The final feeling is like you’re watching a movie that’s gone through some pretty serious color correcting after filming to produce a specific look.  It takes a few pages to get used to, but then it feels comfortable and you can sit back and enjoy.  Honestly, in flipping through the book before reading it, I was concerned about this style.  I didn’t like the way it hid the art or looked so gloomy.  After reading the book more carefully, though, I realize that the art is clear as day.  Munuera’s style is a little restrained for this series compared to his bouncier ones elsewhere.  It’s not the coloring’s fault at all.

Spellbound Book One textures in Sedyas' coloring

The art in these two panels is a little simpler than usual, but the coloring fills in the gaps, including the textures on shirts, on the walls, and in the bushes.

Sedyas is showing great versatility between the two titles, using completely different styles to match the tone of the book.  That’s some serious skill.  Sedges is not a one trick pony.

One thing I should note here: I’m reading this book digitally. It’s not available in print.  If it does ever come to print in English, the publisher will need to be very careful about how the color comes out.  This book is a prime example of the style of coloring that’s going to work in digital far more than it does in print.  The paper is going to eat these colors alive.  I hope the French production of this book in print came out looking OK, because I can see what an absolute nightmare this book might be to read without a backlit screen.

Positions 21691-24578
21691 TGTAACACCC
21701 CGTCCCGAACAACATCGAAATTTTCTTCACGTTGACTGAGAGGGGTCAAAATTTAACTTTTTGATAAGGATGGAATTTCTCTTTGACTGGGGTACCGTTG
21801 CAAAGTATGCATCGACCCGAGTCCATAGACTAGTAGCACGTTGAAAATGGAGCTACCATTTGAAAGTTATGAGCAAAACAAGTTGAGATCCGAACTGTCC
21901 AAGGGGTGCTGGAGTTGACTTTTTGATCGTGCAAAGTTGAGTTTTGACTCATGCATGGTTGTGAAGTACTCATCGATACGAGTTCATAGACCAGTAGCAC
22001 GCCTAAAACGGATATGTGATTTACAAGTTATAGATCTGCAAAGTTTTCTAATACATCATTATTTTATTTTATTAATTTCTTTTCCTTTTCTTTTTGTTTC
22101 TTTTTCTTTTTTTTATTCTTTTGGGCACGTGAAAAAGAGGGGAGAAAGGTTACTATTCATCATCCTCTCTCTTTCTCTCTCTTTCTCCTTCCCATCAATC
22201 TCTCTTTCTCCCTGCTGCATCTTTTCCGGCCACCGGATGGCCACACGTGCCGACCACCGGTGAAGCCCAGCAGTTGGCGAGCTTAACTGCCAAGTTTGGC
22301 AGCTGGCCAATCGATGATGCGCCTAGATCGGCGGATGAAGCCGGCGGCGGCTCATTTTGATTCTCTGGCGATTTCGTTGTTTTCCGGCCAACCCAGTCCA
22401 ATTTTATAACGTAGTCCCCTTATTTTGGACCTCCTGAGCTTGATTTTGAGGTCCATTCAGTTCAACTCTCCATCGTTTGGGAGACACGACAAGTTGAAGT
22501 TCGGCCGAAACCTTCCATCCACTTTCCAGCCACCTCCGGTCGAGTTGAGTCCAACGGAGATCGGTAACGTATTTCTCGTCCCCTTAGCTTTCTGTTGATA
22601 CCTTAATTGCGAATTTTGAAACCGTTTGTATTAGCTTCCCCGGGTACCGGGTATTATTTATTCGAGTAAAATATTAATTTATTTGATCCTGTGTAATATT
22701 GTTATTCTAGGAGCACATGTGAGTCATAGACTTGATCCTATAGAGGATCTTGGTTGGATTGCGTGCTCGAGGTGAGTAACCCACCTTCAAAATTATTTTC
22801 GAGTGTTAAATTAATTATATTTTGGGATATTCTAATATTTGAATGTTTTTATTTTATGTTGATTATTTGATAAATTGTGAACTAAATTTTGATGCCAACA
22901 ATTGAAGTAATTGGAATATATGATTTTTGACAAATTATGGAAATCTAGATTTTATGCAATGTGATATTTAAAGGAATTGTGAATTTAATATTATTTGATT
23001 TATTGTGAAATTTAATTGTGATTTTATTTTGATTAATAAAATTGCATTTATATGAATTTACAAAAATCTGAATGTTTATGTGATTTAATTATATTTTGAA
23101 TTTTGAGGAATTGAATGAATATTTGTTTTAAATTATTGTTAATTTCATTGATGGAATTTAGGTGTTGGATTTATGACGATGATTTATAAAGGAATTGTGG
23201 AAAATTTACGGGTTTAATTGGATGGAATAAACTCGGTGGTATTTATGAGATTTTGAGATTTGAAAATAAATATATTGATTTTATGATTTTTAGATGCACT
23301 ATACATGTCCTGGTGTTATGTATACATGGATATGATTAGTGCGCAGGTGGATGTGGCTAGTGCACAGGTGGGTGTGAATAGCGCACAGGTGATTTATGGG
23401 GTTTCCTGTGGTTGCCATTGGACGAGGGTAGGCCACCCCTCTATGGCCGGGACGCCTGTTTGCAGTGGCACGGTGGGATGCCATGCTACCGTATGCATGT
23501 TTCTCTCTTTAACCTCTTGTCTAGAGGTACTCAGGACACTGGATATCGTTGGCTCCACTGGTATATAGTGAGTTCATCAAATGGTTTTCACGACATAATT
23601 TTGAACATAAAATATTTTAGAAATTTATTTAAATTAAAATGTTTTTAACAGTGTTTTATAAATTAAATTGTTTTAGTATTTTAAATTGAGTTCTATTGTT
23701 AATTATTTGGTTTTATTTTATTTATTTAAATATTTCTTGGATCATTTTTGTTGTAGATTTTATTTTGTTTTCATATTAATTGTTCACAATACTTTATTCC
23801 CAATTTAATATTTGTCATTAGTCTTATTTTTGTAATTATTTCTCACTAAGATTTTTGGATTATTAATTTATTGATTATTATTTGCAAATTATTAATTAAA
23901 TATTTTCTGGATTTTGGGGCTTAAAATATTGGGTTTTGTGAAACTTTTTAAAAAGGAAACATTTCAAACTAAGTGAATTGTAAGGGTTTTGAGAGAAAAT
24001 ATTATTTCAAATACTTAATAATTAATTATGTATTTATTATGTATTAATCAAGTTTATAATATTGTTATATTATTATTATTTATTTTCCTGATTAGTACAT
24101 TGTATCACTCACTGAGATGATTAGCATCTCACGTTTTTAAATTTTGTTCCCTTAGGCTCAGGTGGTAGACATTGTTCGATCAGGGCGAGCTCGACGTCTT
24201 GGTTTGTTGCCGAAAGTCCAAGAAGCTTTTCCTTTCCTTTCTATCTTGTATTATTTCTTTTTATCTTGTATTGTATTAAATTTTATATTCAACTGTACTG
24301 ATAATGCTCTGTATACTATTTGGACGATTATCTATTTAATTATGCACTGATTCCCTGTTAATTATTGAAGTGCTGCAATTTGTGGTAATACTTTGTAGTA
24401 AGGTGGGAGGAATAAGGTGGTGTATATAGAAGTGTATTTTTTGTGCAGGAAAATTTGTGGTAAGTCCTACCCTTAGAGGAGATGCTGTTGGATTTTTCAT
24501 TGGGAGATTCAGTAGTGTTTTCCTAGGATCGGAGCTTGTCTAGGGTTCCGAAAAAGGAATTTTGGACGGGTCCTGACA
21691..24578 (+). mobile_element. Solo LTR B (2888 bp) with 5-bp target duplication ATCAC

If you’re into this kind of thing, yes. Medieval fantasy, “Game of Thrones,” family squabbles, wars, witches and spells, etc.

Does it have crossover appeal?  I’m not sure yet. I probably won’t know until I’ve read all four available books. There are a few rough spots with the dialogue, which might just be the problems with translating one language to another.  (I’m not blaming the translator.  Sometimes, there’s just no good way to Americanize something — or turn it into any language — without it losing its conversational tone.)

And Munuera’s art is still interesting to look at, but if you’re coming to this looking for something along the lines of “The Campbells,” you’re going to be surprised to see such a different take on the style here.

I think once you get into it, though, it all works.  You can push aside those initial hesitations and get lost in the story and all the twists and turns it takes.  There are a couple of very surprising moments in this story.  Go into it as cold as you can, and enjoy the ride.

Spellbound Book 1 by Jean Dufaux and Jose Luis Munuera cover

Click to buy on Comixology


(This is Pipeline BD 100 review #56.)